The groundbreaking rock duo, which helped revive and reshape a stale rock scene with their scorching, guitar-fueled, blues-tinged songs, announced Wednesday they are splitting up after more than a decade and six albums together.
Jack and Meg White (who presented themselves as brother and sister but were actually ex-husband and wife) said no "Behind the Music"-type troubles doomed the band.
"The reason is not due to artistic differences or lack of wanting to continue, nor any health issues as both Meg and Jack are feeling fine and in good health," a statement announced. "It is for a myriad of reasons, but mostly to preserve what is beautiful and special about the band and have it stay that way."
The Grammy-winning, platinum-selling band started off in Detroit in 1997. Seen mainly as the brainchild of frontman Jack White (Meg was the drummer), the band's breakthrough came at the start of the new millennium with the albums "White Blood Cells" and 2003's "Elephant," with the now-classic song "Seven Nation Army."
But over the years, Jack White has focused attention on other projects, including the bands the Dead Weather and the Raconteurs, as well as his Nashville, Tenn.-based Third Man Records. He's also acted as producer, helping revive the career of Loretta Lynn with the album "Van Lear Rose" and most recently, Rock and Roll Hall of Famer Wanda Jackson's "The Party Ain't Over."
The last recording by the White Stripes was the live album "Under the Great White Northern Lights," released last year, along with an accompanying DVD documentary.
In an interview with The Associated Press last year, White said being a part of the Stripes was "extremely hard," but he liked the challenge.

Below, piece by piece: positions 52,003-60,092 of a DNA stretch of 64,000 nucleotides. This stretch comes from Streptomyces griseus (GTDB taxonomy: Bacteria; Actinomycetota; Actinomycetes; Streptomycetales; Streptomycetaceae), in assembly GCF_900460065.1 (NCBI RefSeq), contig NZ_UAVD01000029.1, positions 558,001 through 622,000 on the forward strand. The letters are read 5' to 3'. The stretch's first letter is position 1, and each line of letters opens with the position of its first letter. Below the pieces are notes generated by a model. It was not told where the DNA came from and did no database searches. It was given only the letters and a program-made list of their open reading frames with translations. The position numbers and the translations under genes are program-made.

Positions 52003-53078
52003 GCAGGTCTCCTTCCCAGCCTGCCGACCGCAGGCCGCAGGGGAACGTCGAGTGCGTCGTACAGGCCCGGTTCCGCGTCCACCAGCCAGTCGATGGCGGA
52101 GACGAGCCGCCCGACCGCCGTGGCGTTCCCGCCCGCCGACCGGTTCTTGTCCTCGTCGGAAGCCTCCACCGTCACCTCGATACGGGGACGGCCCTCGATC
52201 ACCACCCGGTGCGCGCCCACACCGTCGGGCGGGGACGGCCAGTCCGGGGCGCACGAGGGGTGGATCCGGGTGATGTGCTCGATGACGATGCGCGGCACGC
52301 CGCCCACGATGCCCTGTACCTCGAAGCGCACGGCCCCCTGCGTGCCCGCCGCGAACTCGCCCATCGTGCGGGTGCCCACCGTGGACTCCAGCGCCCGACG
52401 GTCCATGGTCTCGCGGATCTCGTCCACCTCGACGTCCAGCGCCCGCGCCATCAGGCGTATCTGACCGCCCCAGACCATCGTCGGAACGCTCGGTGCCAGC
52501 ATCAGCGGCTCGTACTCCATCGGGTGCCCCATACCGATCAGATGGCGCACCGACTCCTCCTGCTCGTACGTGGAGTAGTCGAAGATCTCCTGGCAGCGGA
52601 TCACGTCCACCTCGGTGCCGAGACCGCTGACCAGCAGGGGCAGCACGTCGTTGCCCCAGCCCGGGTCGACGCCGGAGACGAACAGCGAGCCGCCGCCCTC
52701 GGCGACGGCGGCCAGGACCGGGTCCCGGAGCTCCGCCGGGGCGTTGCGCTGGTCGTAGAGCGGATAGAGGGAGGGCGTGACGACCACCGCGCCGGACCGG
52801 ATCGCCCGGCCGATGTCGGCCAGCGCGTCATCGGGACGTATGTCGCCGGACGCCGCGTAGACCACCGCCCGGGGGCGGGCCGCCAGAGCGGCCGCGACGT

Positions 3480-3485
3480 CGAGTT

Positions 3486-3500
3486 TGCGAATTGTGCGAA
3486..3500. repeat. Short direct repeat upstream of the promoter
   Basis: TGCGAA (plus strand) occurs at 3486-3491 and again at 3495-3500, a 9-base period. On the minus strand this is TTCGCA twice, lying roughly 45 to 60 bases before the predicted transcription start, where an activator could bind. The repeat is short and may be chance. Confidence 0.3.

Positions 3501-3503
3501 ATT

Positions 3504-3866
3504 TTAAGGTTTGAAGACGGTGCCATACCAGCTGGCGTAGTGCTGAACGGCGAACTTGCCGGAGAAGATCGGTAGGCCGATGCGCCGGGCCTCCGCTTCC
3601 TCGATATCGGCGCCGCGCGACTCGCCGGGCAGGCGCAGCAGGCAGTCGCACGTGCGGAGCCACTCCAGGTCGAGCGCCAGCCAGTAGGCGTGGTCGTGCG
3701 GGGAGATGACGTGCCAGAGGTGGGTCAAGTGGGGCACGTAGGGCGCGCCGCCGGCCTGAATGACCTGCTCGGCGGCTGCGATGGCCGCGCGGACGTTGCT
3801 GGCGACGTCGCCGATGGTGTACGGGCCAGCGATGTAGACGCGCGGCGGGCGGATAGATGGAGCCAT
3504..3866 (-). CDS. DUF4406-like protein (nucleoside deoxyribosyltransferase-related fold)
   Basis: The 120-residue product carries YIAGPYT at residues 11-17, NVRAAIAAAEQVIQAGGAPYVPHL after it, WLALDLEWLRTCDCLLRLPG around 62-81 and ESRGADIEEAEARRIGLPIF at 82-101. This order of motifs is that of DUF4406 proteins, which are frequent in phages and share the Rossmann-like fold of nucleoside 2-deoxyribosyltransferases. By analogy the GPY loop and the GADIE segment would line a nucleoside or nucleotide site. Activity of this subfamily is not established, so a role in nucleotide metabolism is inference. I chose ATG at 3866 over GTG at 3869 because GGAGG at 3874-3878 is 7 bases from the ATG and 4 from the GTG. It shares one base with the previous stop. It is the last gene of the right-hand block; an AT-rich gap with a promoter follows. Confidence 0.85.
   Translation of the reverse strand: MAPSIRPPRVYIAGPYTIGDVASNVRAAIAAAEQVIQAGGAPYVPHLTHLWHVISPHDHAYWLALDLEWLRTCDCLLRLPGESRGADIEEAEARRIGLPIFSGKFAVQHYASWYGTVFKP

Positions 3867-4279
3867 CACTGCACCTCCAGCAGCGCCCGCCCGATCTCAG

"If it ever got easy to go out and do a White Stripes show, I think we would just end it. It's always been hard. That's what I get from it though. It forces me to create something that I wouldn't have done before. That's tricky," he said. "It's tricky to go out on stage with two people in front of 10,000 people and make them all interested and keep them all interested for an hour or two, and standing their proudly and say it's finished, that's the show. That's hard to pull off."
The duo urged fans not to be upset at the band's demise. Though no new recordings are expected, unreleased tracks are forthcoming.
"The White Stripes do not belong to Meg and Jack anymore. The White Stripes belong to you now and you can do with it whatever you want," they said. "The beauty of art and music is that it can last forever if people want it to. Thank you for sharing this experience. Your involvement will never be lost on us and we are truly grateful."
AP Entertainment Writer Chris Talbott contributed to this report.